Social justice has been a lifelong passion of mine, as has reading. Needless to say, I was thrilled when I realised, as a tween, that the two are intimately related. After all, “the reality of man is his thought (…). If a man’s thought is constantly aspiring towards heavenly subjects then does he become saintly; if on the other hand his thought does not soar, but is directed downwards to centre itself upon the things of this world, he grows more and more material until he arrives at a state little better than that of a mere animal” (‘Abdu’l-Bahà, Paris Talks). As you can imagine, this was one of the most awesome realizations ever, as I could finally justify to my friends the countless hours spent with my nose buried in a book.
Since you are what you read, the choice of what you read is important, be it fiction or non-fiction. “Human utterance is an essence which aspireth to exert its influence and needeth moderation. As to its influence, this is conditional upon refinement which in turn is dependent upon hearts which are detached and pure” (Tablets of Bahà’u’llàh). Since the choice of what one reads is intimately related to what is available to be read, it gives anyone who has anything to do with writing a unique responsibility.
In particular, I’d like to focus on books.
I recently had the pleasure of talking to Maryglenn, an independent book publicist who works amongst others with small presses such as Oceanview Publishing. Oceanview is a small independent publisher based in Massachusetts and has published many award winning books (check out the list). Knowing that I have many prejudices and have been influenced by many stereotypes about the publishing world & corporations, I decided to take advantage of this lovely person to sound off the topic of quality of publishing.
It became very quickly obvious that, just like with everything else, there is no black and white when one compares the pros and cons of big versus small publishers. They each have the potential to bring readers the very best, while at the same time having the potential to bring us the very worst.
As my friend MJ mentioned in one of our chats , creating art, be it musical, written or other, is about sharing one’s interpretation of the world in an artistic way, and thus is very unique to each artists. By the same token, the audience’s appreciation also greatly varies. However the fact remains that to be able to make a living out of it, one has to be able to sell said creation; consequently, appealing to a larger public seems strategic, to say the least. This is also important for publishers, all the more now that books now have to compete with blogs (ha!), websites, magazines, TV and movies.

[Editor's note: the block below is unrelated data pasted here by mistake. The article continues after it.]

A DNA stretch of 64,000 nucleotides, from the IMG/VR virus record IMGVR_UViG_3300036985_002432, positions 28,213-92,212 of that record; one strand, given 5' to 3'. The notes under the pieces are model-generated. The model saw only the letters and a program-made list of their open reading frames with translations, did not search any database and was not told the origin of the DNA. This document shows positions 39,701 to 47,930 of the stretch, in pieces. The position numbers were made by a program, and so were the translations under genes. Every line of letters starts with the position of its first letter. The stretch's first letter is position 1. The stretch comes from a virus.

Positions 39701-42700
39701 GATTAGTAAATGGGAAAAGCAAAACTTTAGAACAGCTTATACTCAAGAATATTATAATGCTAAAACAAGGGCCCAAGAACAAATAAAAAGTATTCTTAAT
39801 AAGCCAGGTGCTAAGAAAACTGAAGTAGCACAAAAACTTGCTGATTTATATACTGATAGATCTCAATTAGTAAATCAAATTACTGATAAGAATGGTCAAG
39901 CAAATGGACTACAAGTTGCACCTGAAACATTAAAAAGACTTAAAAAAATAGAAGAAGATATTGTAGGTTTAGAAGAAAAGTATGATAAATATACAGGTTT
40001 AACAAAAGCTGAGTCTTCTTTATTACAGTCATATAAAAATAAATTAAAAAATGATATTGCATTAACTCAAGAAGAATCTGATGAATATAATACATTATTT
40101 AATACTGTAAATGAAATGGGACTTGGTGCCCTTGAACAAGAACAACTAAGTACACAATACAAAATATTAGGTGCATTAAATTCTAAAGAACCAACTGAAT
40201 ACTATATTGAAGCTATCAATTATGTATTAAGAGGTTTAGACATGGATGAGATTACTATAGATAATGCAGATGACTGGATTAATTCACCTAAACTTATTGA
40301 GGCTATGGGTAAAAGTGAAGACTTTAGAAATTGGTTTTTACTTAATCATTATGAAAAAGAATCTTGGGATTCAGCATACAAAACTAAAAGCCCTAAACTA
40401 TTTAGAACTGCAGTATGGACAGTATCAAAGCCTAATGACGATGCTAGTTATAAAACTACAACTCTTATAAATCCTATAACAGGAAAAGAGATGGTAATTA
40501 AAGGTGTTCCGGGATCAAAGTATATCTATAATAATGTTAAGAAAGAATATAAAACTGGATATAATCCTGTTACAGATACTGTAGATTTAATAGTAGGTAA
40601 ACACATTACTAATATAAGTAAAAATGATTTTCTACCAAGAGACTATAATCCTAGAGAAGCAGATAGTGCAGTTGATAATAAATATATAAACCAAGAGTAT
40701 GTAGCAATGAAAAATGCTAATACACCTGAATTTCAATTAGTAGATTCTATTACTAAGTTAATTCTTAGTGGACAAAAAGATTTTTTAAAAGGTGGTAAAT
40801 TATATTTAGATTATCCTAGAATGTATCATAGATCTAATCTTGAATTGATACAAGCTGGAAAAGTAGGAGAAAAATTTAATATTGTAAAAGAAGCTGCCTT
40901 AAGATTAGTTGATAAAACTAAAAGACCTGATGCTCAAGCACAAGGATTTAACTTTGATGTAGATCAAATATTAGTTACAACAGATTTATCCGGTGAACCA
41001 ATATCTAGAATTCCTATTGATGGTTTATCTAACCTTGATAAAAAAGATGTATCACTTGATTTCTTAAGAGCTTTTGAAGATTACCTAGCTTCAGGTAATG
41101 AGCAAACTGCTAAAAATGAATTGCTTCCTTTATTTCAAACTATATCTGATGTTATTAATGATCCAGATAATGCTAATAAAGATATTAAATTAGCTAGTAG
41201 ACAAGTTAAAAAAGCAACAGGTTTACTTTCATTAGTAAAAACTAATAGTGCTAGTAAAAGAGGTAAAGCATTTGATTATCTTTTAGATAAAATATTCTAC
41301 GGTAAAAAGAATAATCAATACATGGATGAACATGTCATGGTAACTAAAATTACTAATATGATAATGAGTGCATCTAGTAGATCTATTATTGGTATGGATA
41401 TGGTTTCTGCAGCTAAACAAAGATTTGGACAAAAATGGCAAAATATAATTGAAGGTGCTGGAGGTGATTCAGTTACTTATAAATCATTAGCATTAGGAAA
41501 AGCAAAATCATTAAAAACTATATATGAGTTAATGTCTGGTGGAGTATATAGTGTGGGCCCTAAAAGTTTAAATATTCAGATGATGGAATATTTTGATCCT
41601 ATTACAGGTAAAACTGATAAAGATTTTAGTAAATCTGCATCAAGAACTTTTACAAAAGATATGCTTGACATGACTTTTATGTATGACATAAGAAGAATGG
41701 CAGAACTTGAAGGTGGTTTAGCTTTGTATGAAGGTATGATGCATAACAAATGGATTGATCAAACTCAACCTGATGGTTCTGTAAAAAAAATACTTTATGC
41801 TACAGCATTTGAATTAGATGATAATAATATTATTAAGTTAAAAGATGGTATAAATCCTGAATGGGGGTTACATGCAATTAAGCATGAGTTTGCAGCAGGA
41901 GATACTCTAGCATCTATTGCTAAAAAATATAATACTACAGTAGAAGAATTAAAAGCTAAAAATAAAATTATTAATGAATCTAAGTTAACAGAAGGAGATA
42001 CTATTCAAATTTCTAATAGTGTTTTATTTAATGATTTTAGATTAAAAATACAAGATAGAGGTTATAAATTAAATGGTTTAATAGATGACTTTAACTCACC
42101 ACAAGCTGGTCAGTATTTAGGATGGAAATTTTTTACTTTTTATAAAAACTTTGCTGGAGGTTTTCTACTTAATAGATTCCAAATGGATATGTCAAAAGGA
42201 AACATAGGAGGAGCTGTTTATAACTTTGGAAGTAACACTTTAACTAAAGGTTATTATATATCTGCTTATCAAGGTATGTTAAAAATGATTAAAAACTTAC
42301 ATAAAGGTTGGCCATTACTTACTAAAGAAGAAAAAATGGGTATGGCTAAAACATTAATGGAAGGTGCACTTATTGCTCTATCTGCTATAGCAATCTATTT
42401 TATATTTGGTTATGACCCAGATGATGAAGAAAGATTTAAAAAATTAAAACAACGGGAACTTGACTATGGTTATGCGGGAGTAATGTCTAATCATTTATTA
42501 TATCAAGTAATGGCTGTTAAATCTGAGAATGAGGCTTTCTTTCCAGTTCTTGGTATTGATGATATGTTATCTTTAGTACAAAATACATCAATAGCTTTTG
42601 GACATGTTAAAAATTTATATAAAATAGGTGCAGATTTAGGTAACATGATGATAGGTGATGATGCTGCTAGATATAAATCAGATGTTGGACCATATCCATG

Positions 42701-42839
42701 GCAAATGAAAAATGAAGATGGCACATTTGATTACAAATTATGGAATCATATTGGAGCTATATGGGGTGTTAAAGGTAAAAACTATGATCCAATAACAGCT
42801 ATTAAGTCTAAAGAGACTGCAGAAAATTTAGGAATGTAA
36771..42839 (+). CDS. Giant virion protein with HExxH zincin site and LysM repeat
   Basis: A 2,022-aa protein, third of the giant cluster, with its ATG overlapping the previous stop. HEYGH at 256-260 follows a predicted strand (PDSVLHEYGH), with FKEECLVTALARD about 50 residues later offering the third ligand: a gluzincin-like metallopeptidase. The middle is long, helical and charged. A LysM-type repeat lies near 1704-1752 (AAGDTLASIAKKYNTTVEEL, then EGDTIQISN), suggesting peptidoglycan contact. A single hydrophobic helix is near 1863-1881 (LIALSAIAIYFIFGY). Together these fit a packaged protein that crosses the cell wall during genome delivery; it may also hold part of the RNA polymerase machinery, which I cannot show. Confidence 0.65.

Taking in the abovementioned quotes about how man’s reality is shaped by his thoughts, and how man’s thoughts evolve and increase in complexity as his ability to use words to express himself increases, it becomes obvious that the responsibility publishers bear should be more than simply being in the black (i.e. to their shareholders). And yet it seems that for every well-written publication that helps in this process, either fiction or non-fiction, there is half a dozen terribly written books that can compare to the literary world’s junk food.
And so, in my limited and uninformed opinion, it seemed that big presses were the bad guys, as to easily ever-increase their profit margin in an increasingly competitive market, they were following the path other corporations have followed: by selling its soul, increasing production of less than stellar books (here’s looking at you, Twilight). I also thought that small presses were probably created to respond to the need to have less popular yet important titles published – which in retrospect, seems a lot less logical a thought post-Maryglenn.
A lot of what she explained to me went against my initial ideas about big publishers. Just like Starbucks has helped Mom and Pop coffee houses by increasing the demand for specialty coffee, big publishers do have a positive influence on the publishing world, including on smaller presses (check out the book Stabucked by Taylor Clark for an interesting analysis on the Starbucks phenomenon).